Eminem Revisits His Roots in “The Marshall Mathers LP 2”

Whether you know Eminem as Marshall Mathers or Slim Shady, the Detroit rapper has blown fans and critics away again with the release of his eighth studio album “The Marshall Mathers LP 2.”

Born in Detroit, Michigan, Eminem began his rapping career when he released his debut album “Infinite” in 1996. Although it only sold 1,000 copies, Eminem was not deterred from releasing his second rapping attempt successfully in 1999. That year, he introduced his infamous alter ego Slim Shady with “The Slim Shady LP,” which officially put him on the music map.

Eminem has been labeled one of the best selling artists in the world. He is a member of the  Rolling Stones’ “100 Greatest Artists of All Time” list, and has won a total of 244 awards, including 13 Grammys and an Academy Award.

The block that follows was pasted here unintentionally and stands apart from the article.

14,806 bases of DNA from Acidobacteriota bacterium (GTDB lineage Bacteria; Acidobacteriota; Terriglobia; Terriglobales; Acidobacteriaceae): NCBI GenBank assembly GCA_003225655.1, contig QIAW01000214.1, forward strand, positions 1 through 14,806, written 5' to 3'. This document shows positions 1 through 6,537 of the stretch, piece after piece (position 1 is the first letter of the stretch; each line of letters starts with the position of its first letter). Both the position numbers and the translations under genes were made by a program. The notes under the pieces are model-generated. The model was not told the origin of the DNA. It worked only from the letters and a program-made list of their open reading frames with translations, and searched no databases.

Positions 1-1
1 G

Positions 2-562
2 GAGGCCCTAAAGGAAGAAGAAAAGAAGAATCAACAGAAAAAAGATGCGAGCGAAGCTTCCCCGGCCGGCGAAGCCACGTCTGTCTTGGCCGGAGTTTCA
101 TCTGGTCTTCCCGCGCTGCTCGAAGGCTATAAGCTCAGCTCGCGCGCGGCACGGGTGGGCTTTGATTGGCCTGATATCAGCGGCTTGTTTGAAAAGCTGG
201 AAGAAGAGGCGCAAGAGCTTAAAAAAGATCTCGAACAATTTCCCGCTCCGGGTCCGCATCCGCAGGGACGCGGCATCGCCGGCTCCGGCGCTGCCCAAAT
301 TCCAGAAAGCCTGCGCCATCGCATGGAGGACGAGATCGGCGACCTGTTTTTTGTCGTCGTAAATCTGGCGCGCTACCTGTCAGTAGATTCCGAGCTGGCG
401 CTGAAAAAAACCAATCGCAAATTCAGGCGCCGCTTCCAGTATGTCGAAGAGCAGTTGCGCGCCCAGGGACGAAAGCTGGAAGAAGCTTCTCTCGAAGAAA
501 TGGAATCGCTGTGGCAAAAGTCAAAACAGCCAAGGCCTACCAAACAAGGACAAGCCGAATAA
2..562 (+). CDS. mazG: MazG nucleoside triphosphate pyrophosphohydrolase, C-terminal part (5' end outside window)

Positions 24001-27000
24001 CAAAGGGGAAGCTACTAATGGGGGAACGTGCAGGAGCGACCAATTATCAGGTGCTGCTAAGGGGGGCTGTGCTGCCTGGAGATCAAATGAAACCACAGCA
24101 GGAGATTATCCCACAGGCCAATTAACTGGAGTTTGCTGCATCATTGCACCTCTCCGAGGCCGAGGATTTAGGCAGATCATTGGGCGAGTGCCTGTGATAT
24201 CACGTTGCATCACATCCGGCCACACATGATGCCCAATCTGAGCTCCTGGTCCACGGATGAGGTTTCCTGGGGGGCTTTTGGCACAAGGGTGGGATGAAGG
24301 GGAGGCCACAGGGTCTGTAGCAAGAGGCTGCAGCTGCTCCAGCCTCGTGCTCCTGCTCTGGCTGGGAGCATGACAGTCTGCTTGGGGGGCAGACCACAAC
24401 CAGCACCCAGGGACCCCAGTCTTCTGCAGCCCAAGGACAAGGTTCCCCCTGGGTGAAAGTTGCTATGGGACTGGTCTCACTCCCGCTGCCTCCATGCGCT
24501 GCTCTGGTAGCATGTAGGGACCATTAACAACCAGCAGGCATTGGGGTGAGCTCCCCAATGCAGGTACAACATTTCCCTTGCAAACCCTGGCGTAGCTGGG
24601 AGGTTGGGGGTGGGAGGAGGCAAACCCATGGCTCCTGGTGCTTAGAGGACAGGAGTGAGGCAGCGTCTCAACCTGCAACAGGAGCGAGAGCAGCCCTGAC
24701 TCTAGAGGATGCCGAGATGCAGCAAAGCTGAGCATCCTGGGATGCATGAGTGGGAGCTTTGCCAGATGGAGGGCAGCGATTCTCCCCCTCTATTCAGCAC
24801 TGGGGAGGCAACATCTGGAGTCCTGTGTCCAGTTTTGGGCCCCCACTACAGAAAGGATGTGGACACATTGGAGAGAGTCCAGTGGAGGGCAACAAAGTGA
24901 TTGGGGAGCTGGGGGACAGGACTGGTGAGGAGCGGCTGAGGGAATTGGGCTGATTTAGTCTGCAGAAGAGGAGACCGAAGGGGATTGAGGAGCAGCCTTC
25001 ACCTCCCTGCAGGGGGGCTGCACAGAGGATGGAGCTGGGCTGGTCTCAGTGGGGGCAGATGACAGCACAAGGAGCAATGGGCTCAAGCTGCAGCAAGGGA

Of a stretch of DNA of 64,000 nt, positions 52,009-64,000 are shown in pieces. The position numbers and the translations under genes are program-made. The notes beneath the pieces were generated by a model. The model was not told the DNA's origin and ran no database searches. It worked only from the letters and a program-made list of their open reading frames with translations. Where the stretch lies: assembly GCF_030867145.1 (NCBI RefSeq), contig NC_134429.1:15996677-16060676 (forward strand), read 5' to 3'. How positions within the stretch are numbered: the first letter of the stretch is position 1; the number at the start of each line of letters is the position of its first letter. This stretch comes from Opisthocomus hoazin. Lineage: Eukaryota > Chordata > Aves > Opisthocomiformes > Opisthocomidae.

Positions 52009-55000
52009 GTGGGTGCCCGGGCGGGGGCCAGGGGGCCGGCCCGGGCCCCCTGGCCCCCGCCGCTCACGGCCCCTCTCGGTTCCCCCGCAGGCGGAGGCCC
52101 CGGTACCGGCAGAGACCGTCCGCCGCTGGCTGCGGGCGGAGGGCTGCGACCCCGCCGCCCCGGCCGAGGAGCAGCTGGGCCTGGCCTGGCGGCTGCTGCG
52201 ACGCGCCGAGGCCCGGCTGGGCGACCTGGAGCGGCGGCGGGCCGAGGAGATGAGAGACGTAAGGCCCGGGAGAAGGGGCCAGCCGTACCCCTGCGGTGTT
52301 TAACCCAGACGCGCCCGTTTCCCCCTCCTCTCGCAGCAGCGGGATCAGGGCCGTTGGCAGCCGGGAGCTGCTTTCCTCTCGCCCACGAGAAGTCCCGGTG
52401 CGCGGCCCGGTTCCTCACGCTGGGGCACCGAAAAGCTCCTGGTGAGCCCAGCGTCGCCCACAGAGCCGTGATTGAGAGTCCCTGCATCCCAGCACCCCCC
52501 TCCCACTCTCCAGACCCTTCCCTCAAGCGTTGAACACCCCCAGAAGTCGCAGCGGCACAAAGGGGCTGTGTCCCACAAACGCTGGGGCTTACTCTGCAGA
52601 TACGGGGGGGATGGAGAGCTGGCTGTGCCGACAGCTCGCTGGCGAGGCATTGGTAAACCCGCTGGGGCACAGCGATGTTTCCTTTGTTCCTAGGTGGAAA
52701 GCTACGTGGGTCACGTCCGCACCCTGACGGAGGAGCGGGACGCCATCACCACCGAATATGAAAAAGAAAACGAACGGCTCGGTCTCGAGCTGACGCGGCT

After releasing his album “Recovery” in 2010, Eminem stayed under the radar until he tweeted in 2013 that he would be releasing his latest album this fall. Since the announcement, “The Marshall Mathers LP 2” has been one of the most anticipated albums of the year. However, it is unlike what most fans have come to expect from the rapper. Instead of taking on his alter ego Slim Shady again, Eminem revisits the material from the first “Marshall Mathers LP,” referencing many of his old songs. The album includes 16 tracks and collaborations with well-known artists such as Kendrick Lamar, Rihanna, and Fun’s lead singer Nate Ruess.

The album begins with “Bad Guy,” a continuation of his critically acclaimed “Stan.” It follows the new antagonist Matthew, the little brother of the departed, crazed fan Stan. The narrator is Matthew, who plans to avenge his fallen brother by blaming Eminem for his death. The song has eerie similarities between the old and new, and even contains direct references from the first song that will make your jaw drop.

Another song that will soon top the charts is “Love Game,” which is a collaboration between Eminem and Kendrick Lamar. This jam has the witty, upbeat tempo that so many of Eminem’s songs incorporate, along with some obligatory crude humor. Both rappers come together and it is obvious that they are simply just having fun, which makes the song more enjoyable.